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Baby keeps falling off things

(29 Posts)
Worstmum2017 Wed 26-Apr-17 09:57:45

I'm sure I'm going to get flamed for this I know I'm a terrible mother for letting this happen sad

The last week the baby has fallen off the bed once, although that was more a lunge off as I was between her and the edge and she wanted what i was eating so i moved it higher away from her and she fell grabbing for it.

Then she's gone off the sofa twice, I put her blocked in the corner sofa with the pouffe so it makes a safe area for her to sit, I left her there to make milk and was watching the whole time, She started crawling towards the edge and by the time I got from the kitchen to the sofa she'd fallen off
Yesterday she did the same when I popped her down for a minute while I wiped the seat of the high chair.

My husband says I need to put her on the floor but that isn't always safe/ practical especially around dinner time as we have a dog that circles for scraps.
I feel like he thinks I'm a terrible mother. A family member was also criticising why I had the baby on the bed with me and how she managed to fall off even after I explained she lunged and toppled off while my hands were full and before I could even react to stop her.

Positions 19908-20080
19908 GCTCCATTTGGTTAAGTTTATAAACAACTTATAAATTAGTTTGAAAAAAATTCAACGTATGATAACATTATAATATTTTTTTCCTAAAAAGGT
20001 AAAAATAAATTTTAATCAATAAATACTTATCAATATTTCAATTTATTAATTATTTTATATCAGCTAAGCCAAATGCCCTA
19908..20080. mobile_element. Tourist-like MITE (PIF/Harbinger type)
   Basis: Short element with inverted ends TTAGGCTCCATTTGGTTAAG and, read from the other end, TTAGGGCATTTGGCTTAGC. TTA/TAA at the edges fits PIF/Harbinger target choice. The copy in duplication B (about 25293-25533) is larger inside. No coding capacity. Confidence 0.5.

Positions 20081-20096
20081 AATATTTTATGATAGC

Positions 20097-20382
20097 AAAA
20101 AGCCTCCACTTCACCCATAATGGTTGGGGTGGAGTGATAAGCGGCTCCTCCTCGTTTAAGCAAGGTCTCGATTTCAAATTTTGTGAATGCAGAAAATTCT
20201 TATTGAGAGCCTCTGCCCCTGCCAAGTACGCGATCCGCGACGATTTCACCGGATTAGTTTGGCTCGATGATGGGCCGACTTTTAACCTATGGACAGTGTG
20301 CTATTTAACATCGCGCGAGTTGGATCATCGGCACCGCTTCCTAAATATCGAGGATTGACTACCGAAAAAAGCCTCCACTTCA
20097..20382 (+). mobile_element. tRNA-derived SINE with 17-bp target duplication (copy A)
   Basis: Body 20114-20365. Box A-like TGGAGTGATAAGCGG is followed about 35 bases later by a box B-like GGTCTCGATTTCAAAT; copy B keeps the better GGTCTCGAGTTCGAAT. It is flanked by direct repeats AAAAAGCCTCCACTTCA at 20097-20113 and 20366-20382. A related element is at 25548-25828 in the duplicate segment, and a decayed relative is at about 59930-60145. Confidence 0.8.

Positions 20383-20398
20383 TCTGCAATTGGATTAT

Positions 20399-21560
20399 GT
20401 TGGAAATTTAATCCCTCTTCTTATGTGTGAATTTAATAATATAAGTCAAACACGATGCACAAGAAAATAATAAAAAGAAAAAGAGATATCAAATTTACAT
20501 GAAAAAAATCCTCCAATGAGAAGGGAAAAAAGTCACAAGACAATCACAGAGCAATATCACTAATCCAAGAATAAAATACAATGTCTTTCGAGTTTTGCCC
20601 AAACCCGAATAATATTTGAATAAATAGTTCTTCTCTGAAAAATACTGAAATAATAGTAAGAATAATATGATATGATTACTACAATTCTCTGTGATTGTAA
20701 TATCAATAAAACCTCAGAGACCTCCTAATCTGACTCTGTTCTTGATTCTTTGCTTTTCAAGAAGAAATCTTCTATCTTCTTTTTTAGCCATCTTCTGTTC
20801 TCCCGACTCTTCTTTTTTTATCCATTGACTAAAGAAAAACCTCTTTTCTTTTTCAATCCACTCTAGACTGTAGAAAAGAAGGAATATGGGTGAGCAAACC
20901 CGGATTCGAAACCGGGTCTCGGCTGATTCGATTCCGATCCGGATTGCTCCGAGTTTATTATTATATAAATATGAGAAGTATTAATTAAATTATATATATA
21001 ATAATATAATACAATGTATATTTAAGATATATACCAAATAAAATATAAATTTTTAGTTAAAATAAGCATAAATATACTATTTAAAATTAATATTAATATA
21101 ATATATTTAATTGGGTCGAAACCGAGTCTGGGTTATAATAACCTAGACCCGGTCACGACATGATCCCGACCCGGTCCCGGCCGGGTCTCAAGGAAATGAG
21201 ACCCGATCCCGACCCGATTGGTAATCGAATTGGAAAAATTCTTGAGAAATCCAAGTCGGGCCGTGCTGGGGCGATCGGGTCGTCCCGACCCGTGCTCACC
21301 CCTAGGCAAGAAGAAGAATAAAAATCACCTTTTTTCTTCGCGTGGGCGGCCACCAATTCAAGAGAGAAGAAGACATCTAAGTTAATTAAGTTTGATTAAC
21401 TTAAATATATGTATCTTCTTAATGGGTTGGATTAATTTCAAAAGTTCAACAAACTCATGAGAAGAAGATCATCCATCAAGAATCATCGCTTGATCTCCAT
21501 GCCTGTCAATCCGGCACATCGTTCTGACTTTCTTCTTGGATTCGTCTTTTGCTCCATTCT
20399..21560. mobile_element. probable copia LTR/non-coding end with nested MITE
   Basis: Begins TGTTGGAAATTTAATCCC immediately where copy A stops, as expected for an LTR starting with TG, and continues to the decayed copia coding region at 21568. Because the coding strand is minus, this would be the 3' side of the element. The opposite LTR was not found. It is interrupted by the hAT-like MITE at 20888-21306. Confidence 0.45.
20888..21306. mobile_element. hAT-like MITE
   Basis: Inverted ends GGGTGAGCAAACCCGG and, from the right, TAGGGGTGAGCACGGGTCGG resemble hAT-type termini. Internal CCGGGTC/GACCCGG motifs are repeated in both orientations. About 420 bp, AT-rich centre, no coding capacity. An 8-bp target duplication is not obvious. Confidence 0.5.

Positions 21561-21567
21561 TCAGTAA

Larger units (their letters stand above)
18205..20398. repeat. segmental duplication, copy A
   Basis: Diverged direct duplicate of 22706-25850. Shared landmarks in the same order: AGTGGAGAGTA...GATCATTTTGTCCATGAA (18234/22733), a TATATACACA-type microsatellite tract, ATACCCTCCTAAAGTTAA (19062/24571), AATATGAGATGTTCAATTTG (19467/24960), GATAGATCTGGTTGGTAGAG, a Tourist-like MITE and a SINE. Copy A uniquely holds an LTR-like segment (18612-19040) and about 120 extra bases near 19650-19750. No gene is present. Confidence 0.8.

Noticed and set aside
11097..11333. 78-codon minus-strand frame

I have PND and anxiety and this is sending me into a spiral I don't know why I'm really posting I think I just need to get it off my chest.

Aquamarine1029 Wed 26-Apr-17 10:01:51

I think you need to put your baby in a proper high chair or other baby safe area. Repeatedly falling is not good.

LineysRun Wed 26-Apr-17 10:05:26

I think you urgently need to invest in a play pen / travel cot to put the baby in while you are busy with something else. They are £30 in places like Tesco.

Do you have a crate for your dog?

Cakescakescakes Wed 26-Apr-17 10:07:30

We had a jumperoo which was great when you needed somewhere safe to put the baby for a while.

Cakescakescakes Wed 26-Apr-17 10:08:22

Also don't worry too much. Most babies take a tumble off the bed and once they are walking they fall CONSTANTLY for a while. You're doing your best smile

reallyanotherone Wed 26-Apr-17 10:11:14

I agree with your dh.

If she's mobile enough to be lunging off the bed and rolling off the sofa, she needs to be on the floor if you need to go further than arms length.

She's done it more than 3 times- that should tell you she will continue to do it if you continue to leave her.

Get a playpen or a travel cot you can pop her in, as pp suggest. Or a baby gate for the door to keep the dog away if you need to.

TeaBelle Wed 26-Apr-17 10:11:44

Definitely get a playpen - we have one that is an umbrella folding one so doesn't take up much room when not in use. Your baby could really hurt herself

Penhacked Wed 26-Apr-17 10:15:39